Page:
Aqua Ohio Unwraps New Castlo Building

STRUTHERS, Ohio – Officials with Aqua Ohio pointed to its new Mahoning Valley operations center in Castlo Industrial Park as an example of its commitment to the communities it serves here. At the same time, Castlo’s operators say it shows how it can promote development in the industrial park.

Community leaders joined Aqua Ohio officials to unwrap the front door – covered with wrapping paper in the spirit of the holidays – off the company’s new building at Castlo Wednesday morning. Those attending included Mahoning County Commissioners Carol Rimedio-Righetti and Anthony Traficanti and representatives of the 10 communities in the county that the water company serves.

Aqua Ohio broke ground in June on the $2.5-million, 14,000-square-foot building, which consolidates office and field operations personnel from two locations. The move “allows us to serve our 20,000 customers in the Mahoning Valley much more efficiently,” said Aqua Ohio area manager Jennifer Johnson.

Last week, Aqua offered to purchase the city of Youngstown’s water distribution system for $50 million, an offer that officials with the company characterized as a starting point for discussions. Company representatives said Tuesday Youngstown’s system likely would be managed utilizing its existing physical assets in the city.

The division and Aqua Ohio have been part of the Struthers community for more than a century and the new building represents the company’s continued investment and commitment to the next century of service, she added. Of the division’s 21 employees, 14 will be housed here, she said.

“We made sure that we built the facility large enough to accommodate our current staff as well as any additional staff we may need, as Aqua is always interested in growing and expanding our service into other areas,” she said.

“We’re excited that they chose to stay and do economic development in Castlo,” Struthers Mayor Terry Stocker said. “They give back to communities like no other utility.” The company’s presence in the industrial park will only encourage other businesses to develop there as well as into the adjacent downtown, he added.

The company had owned the building where its State Street office had been located since the early 1900s and leased garage space in Castlo since the 1990s, Johnson said. “So this is a long time coming,” she said.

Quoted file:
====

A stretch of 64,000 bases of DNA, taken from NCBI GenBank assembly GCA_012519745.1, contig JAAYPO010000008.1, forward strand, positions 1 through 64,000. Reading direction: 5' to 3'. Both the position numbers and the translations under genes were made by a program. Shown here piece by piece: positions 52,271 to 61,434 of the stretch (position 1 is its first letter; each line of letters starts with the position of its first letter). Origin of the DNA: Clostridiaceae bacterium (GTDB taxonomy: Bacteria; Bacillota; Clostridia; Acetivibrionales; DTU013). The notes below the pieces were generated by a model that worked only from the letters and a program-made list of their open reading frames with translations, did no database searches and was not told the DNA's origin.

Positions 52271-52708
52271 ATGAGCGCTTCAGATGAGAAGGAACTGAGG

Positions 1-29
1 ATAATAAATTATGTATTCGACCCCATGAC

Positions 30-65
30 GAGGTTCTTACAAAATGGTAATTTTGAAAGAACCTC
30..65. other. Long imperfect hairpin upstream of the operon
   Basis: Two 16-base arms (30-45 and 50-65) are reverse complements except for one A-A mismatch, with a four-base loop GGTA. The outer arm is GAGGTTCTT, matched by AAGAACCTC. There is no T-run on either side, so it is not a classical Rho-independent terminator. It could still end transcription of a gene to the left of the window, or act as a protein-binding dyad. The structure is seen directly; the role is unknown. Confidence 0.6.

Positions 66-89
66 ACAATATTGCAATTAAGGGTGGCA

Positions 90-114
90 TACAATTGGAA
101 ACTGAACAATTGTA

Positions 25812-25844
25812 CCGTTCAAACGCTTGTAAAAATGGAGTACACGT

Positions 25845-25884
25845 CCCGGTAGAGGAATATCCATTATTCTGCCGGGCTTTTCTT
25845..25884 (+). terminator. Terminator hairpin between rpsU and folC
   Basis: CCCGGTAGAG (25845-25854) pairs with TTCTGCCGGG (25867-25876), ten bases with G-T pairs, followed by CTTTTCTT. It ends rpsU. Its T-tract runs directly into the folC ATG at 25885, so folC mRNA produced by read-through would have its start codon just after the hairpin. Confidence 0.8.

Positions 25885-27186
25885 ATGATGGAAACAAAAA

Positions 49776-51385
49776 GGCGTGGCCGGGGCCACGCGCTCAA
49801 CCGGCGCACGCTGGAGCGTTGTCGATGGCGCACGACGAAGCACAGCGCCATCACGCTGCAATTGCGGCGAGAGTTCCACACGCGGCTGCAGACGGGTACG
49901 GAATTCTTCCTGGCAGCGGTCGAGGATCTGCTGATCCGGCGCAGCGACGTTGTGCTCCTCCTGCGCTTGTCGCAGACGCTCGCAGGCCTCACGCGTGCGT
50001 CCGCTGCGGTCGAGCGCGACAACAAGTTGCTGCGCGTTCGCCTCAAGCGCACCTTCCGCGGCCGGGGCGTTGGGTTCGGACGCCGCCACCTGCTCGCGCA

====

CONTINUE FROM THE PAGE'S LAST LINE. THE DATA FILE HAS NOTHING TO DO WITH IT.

Aqua Ohio’s expansion here encourages other business development, Traficanti said. “There’s two things companies want – they want sewer and they want water,” he said.

The project represents a portion of the more than $10 million Aqua Ohio spent on upgrades in Mahoning County in 2017, Johnson said. Another $13 million in spending is planned for 2018, including a “major upgrade” to its Poland Township treatment plant.

Wednesday morning also provided an opportunity to showcase Castlo and the Western Reserve Port Authority, which held its monthly meeting at Aqua Ohio. The port authority held its monthly board of directors meeting yesterday in the new building.

“We were glad to play a role in helping make this possible,” WRPA chairman Martin Loney said. Castlo, which the port authority began managing last year, sold five acres of land in the park to Aqua Ohio to construct the building.

“The history of Castlo is one of changes because it’s a living laboratory,” Sarah Lown, public finance manager with the Northeast Ohio Development and Finance Authority, the port authority’s economic development arm, and executive director of Castlo.

“Castlo’s vision for this park and what that development means for the Valley weighed heavily in our decision to remain in the city of Struthers to purchase the land and build our facility here,” Johnson said.

Castlo in recent years shifted from leasing the park’s existing former steel mill buildings to tearing them down and remediating sites for new builds using Clean Ohio funds, Lown said. About half of the 120-acre park is available, she said.

“In the last year we have succeeded in selling one building and getting the new construction of the Aqua facility in place, which now makes the third new tenant at Castlo in a retrofitted or new building,” she said. “With our dual Class I rail access, we are aggressive in marketing the open acreage with a rail user.”

Lown reported during the port authority meeting that Castlo is working to finalize a lease with Iron and String Life Enhancement to use the garage recently vacated by Aqua Ohio to use as a maintenance facility for its vehicles.

Stocker said he is working with Lown and with the port authority on properties outside the industrial park, in part because the port authority’s operation of the park has “made a difference,” he said.

In addition, the mayor said he met with his counterpart in Youngstown, John McNally, and that city’s attorneys to discuss how they might acquire vacant downtown properties through condemnation or eminent domain.

The city is targeting downtown “because we believe this is where it all starts,” he said.

Copyright 2024 The Business Journal, Youngstown, Ohio.